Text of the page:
Tag Archives: Pension

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The Irish Mail on Sunday at the weekend

You may recall a post from yesterday about Fine Gael’s Brian Walsh.

It explained that, if the former TD’s application for early retirement – on grounds of ill health – was granted, he could start to receive his pension now, instead of waiting until he is 66.

This is despite Mr Walsh, who didn’t contest the general election, previously promising that he wouldn’t draw down the pension before he reached 66.


The Irish Mail on Sunday reported at the weekend that Mr Walsh has already been granted permission.

John Lee and Valerie Hanley reported:

The Oireachtas this week refused to say if the early retirement on grounds of ill health pension had been granted. But a source this weekend confirmed that it had.

Ordinarily, the former TD would be entitled to a pension at 66 years of age, calculated on the basis of his service. As he has served five years, this would amount to around €900 a month.

Under the early retirement scheme, as well as getting his pension 23 years early, he has been credited with ‘notional service’. This is based on the assumption that, but for his retirement due to illness, he would have won at least one more election. As a result, he will receive 10 years’ service – that’s around €1,800 month. Over 23 years this amounts to a pension fund worth about €500,000.

There you go now.

Previously: The 43-Year-Old Pensioner


Former Galway Fine Gael TD Brian Walsh

Via The Sunday Times Ireland:

While [Fine Gael TD] Brian Walsh, 43, announced he would not be standing for re-election in his Galway seat last November, he told a local radio station that he would “most certainly” see out his term until election day.

Walsh resigned his seat on January 14, three weeks before President Michael D Higgins dissolved the Dail and the election was called.

On November 11, Walsh told the Keith Finnegan Show on Galway Bay FM he would not be getting a “gravy train” payout, or any pension until he was 66. The TD promised he would “most certainly” fulfil his mandate “right up until election date”.

However, on December 16, Walsh wrote to the Oireachtas to apply for “early retirement on grounds of ill health”. {Walsh said he had been admitted to hospital in 2013 “with acute diverticulitis” and spent nine days under a consultant’s care]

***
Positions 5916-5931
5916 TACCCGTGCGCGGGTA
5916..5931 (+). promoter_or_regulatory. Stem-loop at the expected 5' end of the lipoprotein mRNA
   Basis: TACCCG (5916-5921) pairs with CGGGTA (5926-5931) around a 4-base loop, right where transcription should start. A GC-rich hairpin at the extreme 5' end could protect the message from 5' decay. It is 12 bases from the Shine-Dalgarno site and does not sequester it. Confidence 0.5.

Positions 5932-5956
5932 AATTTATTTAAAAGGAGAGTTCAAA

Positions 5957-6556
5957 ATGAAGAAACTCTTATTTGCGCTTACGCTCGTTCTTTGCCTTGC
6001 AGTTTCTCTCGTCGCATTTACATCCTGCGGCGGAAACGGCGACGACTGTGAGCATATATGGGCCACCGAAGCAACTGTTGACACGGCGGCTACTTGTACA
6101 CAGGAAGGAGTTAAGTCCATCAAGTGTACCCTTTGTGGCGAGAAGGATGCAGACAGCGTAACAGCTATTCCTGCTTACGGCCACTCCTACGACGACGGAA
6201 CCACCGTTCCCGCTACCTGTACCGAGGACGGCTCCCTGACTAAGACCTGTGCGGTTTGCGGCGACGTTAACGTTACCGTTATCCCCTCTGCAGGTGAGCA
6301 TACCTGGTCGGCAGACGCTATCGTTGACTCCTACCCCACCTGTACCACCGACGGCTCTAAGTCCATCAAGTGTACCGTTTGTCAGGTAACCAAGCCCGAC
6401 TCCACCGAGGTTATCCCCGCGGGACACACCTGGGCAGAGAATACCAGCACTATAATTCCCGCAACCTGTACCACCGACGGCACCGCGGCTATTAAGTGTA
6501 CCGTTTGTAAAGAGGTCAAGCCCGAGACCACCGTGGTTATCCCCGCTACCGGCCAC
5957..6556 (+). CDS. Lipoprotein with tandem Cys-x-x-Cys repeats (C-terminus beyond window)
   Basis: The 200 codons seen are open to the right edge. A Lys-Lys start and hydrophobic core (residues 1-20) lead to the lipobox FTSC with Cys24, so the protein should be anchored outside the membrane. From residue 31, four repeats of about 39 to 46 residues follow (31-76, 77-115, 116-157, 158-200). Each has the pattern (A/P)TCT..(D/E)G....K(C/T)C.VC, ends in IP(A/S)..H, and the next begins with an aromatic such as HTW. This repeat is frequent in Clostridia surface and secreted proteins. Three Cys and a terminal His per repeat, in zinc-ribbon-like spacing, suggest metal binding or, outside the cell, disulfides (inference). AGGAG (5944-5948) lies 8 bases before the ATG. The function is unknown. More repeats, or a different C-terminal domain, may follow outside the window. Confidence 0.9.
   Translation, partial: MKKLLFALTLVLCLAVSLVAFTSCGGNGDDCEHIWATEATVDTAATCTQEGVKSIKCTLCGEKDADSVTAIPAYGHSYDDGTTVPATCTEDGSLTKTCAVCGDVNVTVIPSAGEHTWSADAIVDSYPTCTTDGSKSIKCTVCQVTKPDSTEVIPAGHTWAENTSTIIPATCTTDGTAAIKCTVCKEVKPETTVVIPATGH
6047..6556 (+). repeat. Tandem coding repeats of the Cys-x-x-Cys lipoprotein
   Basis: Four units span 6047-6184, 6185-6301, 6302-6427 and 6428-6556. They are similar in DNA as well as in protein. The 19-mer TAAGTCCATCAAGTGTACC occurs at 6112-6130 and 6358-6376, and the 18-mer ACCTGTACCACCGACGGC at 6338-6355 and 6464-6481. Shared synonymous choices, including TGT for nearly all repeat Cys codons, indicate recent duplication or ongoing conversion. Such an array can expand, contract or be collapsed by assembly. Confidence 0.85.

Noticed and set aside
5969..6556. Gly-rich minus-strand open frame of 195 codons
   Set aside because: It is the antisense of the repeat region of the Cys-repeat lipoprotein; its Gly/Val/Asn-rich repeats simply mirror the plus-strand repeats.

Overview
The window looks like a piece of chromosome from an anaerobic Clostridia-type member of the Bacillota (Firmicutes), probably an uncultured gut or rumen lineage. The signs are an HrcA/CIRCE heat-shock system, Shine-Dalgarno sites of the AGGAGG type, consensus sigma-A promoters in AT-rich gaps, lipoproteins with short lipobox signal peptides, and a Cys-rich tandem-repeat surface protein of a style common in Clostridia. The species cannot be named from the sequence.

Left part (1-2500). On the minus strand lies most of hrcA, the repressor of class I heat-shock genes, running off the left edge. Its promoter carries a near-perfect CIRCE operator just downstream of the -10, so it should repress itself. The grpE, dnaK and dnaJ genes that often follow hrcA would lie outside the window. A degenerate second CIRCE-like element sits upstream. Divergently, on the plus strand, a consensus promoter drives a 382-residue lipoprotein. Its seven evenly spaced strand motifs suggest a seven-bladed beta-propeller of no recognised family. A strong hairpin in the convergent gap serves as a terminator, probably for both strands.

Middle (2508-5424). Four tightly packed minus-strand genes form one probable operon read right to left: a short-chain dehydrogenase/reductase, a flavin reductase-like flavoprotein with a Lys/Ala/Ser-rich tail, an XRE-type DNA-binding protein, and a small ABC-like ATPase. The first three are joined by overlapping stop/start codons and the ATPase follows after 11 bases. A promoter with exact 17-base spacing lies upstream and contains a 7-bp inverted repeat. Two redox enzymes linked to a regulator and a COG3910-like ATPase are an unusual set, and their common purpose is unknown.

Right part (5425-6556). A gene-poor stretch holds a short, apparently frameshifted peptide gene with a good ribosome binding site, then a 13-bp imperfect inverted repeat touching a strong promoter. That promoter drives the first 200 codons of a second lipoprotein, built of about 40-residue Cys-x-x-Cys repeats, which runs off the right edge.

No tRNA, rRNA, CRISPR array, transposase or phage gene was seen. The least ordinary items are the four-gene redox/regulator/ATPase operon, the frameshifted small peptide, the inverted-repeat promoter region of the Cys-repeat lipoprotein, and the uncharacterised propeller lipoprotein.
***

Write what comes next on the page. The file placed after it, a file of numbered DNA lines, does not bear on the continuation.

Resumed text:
If his application is granted he can get his pension now instead of waiting 23 years until he is 66.

The decision will be made by Labour’s Brendan Howlin, the ceann comhairle Seán Barrett and the Seanad cathaoirleach Paddy Burke, who are trustees of the Oireachtas pension scheme.

They could grant Walsh a notional extra five years’ service if they assume he would have been re-elected were it not for his illness.

The total benefit before retirement age could be worth almost €500,000 over 23 years.

Good times.

Walsh vowed to forgo TD pension (Mark Tighe, Sunday Times)


Former AIB chief Eugene Sheehy last night bowed to pressure and agreed to a pension reduction after Taoiseach Enda Kenny said the lender’s former managers had a “moral responsibility” to reduce their retirement payments over the failure of the bank.
Mr Sheehy will take a cut in his annual pension to €250,000 from between €300,000 and €325,000, he said in a statement released to The Irish Times.

“I fully appreciate the ongoing difficulties facing the bank and the economy, and this is a personal decision on my part,” said the former chief, who left the bank in 2009 after it was bailed out by the State.

The Government has since pumped nearly €21 billion into AIB and almost fully nationalised it to cover losses due to the property crash.


He’ll live with it, somehow.

Former AIB chief agrees to reduced pension of €250,000 (Simon Carswell, Irish Times)

(Sasko Lazarov/Photocall Ireland)

THE GAP between the State’s future pension and social welfare liabilities and revenues to fund them stands at €324 billion, according to an unpublished report commissioned by the Government, which has been seen by The Irish Times. That figure is almost twice the size of the national debt as it currently stands.

The review of the Social Insurance Fund – the pot into which about €8 billion in pay-related social insurance contributions (PRSI) go to fund a range of benefits – was commissioned by the Department of Social Protection. Last year the fund’s annual shortfall stood at €1.5 billion, or 1.1 per cent of gross national product.

The bank bailout is a mere blip, people.

State will face €324bn shortfall over pensions (Dan O’Brien, Irish Times)

(Leon Farrell/Photocall Ireland)

Social Welfare Minister Joan Burton is keeping her right to a public-sector pension from her previous job as a college lecturer.

Ms Burton has 20 years’ service in DIT and resigned from her position as a senior lecturer in accounting last year — after nearly a decade on leave of absence — just days before she was appointed to the Cabinet.

The minister was on leave of absence from 2002 to 2011 and from 1992 to 1997 while she served as a TD.

Nice work if you can get it.

Burton Clings On To Pension From Her Lecturing Job (Fionnan Sheahan and Katherine Donnelly, Irish Independent)

(Sasko Lazarov/Photocall Ireland)